The important match that I personally enjoyed going to was the 2011 grand final. I was sitting up in the Southern Stand. As Geelong got further and further in front of Collingwood, it was just fantastic to watch all those Collingwood supporters, who are such poor losers, leave the ground early. From three‑quarter time on, half the Collingwood supporters had left the ground. It was really good to beat Collingwood, as everyone loves to, but also to watch those who went away early at that time.

The Geelong Football Club has a very proud and long history. It was formed in July 1859, so it is the second‑oldest football club here in Victoria. The Melbourne Football Club is older by only a few months; it was formed in early 1859. Geelong originally played at Argyle Paddock. In 1878 the club moved to Corio Oval, and then in 1941 it moved to Kardinia Park. That was a very challenging time in the history of the club. The Second World War was a challenging time for all of Australia. In 1942 and 1943 the club withdrew from the competition. Because of travel restrictions on people, the club’s fans could not come to Melbourne to the football and obviously Melbourne teams could not travel to Geelong. Also, with a number of players overseas serving in the armed forces, the club did not have teams. Apart from those two years, the club has a very long and proud history in the Victorian Football League and the Australian Football League.

Two former Geelong players have had distinguished careers in this place. The first was Neil Trezise, who was known as Nipper. He was part of the team in 1951 and 1952 when my mother went to watch the grand final matches. He served as an MP here for 28 years and 10 of those years as a minister. His son Ian served in this place for a number of years during the time that I have been a member. Nipper played 185 games for Geelong and kicked 272 goals between 1949 and 1959 and, as I said, he played in the 1951 and 1952 premiership teams. Following his retirement in 1959, when he was captain of the team, he went on to serve the club as a coach of the reserves side and he became the club president in 1974. He had a proud history with Geelong, and he served in this place, as did his son. They have been an outstanding family in the Geelong area.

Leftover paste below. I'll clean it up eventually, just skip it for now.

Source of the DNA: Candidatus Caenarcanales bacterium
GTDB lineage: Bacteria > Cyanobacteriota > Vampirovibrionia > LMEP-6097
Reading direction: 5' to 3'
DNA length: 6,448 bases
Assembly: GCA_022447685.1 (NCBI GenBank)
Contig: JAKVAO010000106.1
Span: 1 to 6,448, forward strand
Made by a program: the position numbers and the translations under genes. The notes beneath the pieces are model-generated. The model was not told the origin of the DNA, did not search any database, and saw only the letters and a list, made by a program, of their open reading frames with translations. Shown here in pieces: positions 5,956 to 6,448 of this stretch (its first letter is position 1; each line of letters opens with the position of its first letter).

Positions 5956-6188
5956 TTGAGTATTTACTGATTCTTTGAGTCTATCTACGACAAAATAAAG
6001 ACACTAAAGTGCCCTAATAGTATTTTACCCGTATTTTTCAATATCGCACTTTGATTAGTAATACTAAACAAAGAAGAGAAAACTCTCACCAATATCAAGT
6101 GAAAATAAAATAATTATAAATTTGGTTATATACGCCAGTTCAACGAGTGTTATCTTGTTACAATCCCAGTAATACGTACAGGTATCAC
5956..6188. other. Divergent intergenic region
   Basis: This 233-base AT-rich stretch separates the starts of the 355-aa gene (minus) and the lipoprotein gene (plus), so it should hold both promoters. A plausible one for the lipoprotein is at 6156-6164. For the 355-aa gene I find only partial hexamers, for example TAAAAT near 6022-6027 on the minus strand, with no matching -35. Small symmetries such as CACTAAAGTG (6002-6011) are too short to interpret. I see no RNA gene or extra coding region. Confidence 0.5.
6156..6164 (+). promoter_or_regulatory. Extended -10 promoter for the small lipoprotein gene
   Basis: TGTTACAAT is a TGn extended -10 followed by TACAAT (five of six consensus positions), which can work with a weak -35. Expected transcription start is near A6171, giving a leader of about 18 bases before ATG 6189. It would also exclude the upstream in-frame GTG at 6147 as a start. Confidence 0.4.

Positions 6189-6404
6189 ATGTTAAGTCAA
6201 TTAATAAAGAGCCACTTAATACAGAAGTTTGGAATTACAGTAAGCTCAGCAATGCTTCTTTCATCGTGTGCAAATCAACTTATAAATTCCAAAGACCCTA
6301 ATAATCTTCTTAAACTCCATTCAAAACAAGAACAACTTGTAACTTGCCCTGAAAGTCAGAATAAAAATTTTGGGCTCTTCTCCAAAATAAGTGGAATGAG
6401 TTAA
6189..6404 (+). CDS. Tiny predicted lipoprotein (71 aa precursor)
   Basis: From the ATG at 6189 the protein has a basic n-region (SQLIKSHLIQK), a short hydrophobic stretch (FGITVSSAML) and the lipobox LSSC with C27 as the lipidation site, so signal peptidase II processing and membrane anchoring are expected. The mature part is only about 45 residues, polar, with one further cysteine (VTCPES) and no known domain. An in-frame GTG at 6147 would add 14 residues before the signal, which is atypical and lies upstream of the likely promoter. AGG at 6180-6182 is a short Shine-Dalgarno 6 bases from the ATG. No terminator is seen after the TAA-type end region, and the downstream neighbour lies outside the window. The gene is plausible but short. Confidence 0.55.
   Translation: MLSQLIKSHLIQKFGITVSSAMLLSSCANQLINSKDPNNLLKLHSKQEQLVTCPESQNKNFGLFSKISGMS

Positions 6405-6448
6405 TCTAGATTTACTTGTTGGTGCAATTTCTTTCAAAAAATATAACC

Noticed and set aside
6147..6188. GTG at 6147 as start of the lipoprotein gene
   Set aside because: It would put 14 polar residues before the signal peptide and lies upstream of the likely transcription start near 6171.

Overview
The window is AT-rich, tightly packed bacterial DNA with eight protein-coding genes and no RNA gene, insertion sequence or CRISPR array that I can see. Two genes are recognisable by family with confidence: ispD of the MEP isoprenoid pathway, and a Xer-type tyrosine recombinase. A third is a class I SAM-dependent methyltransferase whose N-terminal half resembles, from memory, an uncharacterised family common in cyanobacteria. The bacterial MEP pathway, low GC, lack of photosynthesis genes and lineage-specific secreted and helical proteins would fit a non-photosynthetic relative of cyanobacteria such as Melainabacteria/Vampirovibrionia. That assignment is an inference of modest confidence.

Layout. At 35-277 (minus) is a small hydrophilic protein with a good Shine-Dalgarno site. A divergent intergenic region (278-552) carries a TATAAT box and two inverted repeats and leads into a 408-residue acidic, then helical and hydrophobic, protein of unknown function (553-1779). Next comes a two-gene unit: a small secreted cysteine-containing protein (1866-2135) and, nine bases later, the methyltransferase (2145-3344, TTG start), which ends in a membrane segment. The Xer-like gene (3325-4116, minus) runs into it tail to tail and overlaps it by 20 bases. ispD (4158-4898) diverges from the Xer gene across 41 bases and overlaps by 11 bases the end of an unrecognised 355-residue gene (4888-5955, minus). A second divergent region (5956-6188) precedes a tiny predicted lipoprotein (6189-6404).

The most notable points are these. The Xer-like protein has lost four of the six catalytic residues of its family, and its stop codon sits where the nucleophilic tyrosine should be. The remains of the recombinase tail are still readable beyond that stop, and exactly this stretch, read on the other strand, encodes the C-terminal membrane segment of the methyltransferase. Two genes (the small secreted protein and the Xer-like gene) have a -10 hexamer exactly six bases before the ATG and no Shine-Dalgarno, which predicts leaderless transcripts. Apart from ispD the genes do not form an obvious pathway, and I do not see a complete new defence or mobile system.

The other notable member of Parliament who played with Geelong is currently a member of the upper house, Damian Drum, a member for Northern Victoria Region. He played 63 games with Geelong between 1982 and 1989 and kicked 34 goals. He started out with the no. 43 jumper but ended up with the no. 29 jumper. I suppose one of Drummy’s famous stories is that he would have been in the 1989 grand final against Hawthorn, which we sadly lost, but he did a hammy in the preliminary final and could not play. We all know the jokes about pulling a hammy and not being available, but I am sure that Drummy would have been absolutely determined to be in that team if he could have been. After his career with Geelong he went on to take up a coaching position with Port Melbourne. Then he moved to Sydney as assistant coach to Ron Barassi for a number of years before going on to Fremantle as a coach over there for three years. After his three years at Fremantle he came back to Bendigo to coach the Bendigo Diggers, and that is where we recruited him from to be a politician, the role that he now fills so outstandingly.

It is always interesting to look back at the history of what we are talking about in a bill, in this case Geelong and the Geelong Football Club, but especially the people involved and those who have connections with this place, because in a lot of ways Parliament is a microcosm of the society that people come here to represent.